Today I gave a talk (and led an informal discussion) on the fundamental concept of support vector machine, support measure machine, and the kernel trick at the Center for Cosmology and Particle Physics (CCPP), NYU. Most of the audiences are astronomers who know very little about SVM and kernel methods, but they eventually seemed to understand the concept very quickly. I am quite impressed.
The highlight of the day seemed to be the discussion on the benefits of the kernel trick. David Hogg (NYU), who organized this talk for me, pointed out many interesting insights of kernel and how one can apply this technique in astronomy. In fact, he seemed to be very excited about the idea of kernel trick. David also pointed out that the distance metric we used in SMM for quasar target selection looks like the Chi-square, which is nice because this is naturally the case when comparing two Gaussian distributions. Moreover, Jonathan Goodman (NYU), who is a mathematician, also gave some insights about kernel function and Mercer's theorem. He was also curious about the different between SMM on distributions and SVM on infinitely many samples drawn from distributions, which was one of the most fundamental questions we addressed in our NIPS2012 paper.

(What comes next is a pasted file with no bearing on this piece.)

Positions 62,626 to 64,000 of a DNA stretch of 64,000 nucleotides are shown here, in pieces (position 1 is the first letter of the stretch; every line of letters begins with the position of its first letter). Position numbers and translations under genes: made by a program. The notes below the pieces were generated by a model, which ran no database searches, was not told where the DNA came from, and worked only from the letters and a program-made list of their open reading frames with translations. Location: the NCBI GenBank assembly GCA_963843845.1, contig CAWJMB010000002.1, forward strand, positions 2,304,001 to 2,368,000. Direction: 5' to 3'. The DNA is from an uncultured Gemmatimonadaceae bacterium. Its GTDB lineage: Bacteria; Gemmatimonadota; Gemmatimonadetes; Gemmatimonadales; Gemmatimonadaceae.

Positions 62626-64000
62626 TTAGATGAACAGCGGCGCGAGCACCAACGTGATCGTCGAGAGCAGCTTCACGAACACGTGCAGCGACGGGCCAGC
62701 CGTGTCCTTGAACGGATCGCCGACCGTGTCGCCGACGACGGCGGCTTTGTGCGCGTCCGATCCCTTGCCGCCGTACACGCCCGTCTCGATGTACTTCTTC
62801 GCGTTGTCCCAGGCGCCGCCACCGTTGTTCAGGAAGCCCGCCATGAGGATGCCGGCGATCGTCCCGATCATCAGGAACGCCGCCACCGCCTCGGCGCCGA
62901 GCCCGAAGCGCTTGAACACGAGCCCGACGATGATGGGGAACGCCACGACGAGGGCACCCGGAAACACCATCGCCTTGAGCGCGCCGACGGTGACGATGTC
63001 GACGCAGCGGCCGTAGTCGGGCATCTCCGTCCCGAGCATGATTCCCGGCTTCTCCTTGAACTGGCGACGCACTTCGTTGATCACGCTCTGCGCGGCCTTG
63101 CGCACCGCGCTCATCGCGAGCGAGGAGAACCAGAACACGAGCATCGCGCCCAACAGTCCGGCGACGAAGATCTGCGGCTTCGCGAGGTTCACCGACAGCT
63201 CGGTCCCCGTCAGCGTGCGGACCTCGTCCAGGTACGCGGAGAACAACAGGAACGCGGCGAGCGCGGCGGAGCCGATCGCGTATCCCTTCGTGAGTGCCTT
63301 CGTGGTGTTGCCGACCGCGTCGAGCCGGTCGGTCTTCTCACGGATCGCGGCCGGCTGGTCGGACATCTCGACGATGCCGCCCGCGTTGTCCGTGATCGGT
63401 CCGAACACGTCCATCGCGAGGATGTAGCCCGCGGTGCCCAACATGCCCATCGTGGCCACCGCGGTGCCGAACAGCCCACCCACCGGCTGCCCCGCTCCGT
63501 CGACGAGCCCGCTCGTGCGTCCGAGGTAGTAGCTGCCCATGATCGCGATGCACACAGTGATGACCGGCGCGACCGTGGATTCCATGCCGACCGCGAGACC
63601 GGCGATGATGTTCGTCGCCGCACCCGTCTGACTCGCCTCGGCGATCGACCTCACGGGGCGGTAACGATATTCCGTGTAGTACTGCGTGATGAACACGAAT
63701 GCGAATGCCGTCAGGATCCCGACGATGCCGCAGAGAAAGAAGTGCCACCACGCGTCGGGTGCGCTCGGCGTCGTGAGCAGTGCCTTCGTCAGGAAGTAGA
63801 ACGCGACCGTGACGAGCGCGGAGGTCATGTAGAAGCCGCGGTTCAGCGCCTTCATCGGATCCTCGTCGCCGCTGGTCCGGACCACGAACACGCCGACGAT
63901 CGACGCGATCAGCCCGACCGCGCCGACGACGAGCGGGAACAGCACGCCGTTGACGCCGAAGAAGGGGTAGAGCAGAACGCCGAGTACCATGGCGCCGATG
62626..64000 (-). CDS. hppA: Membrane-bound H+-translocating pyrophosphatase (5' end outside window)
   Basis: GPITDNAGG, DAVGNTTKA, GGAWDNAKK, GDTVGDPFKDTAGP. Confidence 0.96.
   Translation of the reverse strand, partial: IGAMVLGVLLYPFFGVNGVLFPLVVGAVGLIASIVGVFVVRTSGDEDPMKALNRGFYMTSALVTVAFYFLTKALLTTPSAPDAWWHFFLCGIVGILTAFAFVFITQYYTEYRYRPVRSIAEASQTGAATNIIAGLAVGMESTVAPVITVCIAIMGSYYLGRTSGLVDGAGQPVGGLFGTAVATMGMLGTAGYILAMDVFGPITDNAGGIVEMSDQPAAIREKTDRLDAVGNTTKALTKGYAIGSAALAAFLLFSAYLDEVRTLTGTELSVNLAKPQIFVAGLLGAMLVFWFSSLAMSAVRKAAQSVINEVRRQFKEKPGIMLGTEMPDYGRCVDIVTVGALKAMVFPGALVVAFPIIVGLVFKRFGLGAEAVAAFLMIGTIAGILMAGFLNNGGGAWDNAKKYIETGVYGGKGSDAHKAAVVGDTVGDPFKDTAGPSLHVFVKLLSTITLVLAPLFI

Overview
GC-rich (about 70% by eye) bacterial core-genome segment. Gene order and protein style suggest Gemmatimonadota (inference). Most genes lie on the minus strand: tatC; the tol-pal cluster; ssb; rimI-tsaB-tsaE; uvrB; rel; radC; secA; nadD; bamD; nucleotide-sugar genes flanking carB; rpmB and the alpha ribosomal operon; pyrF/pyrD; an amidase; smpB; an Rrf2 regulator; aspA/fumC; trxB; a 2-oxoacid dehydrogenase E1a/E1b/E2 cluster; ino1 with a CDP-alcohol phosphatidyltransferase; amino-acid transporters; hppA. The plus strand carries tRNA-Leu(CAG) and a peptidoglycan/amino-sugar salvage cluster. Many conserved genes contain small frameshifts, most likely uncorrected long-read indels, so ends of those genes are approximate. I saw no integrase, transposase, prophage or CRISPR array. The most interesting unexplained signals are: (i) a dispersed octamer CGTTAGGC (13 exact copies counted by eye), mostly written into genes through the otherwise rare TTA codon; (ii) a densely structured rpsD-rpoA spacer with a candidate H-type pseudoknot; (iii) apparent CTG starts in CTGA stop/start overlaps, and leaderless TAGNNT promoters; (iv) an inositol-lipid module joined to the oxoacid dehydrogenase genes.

At the end of the talk, I explained very briefly how one can use SMM for quasar target selection. The quasar target selection is essentially a classification problem in which one is interested in detecting a quasar, which looks very much like a star.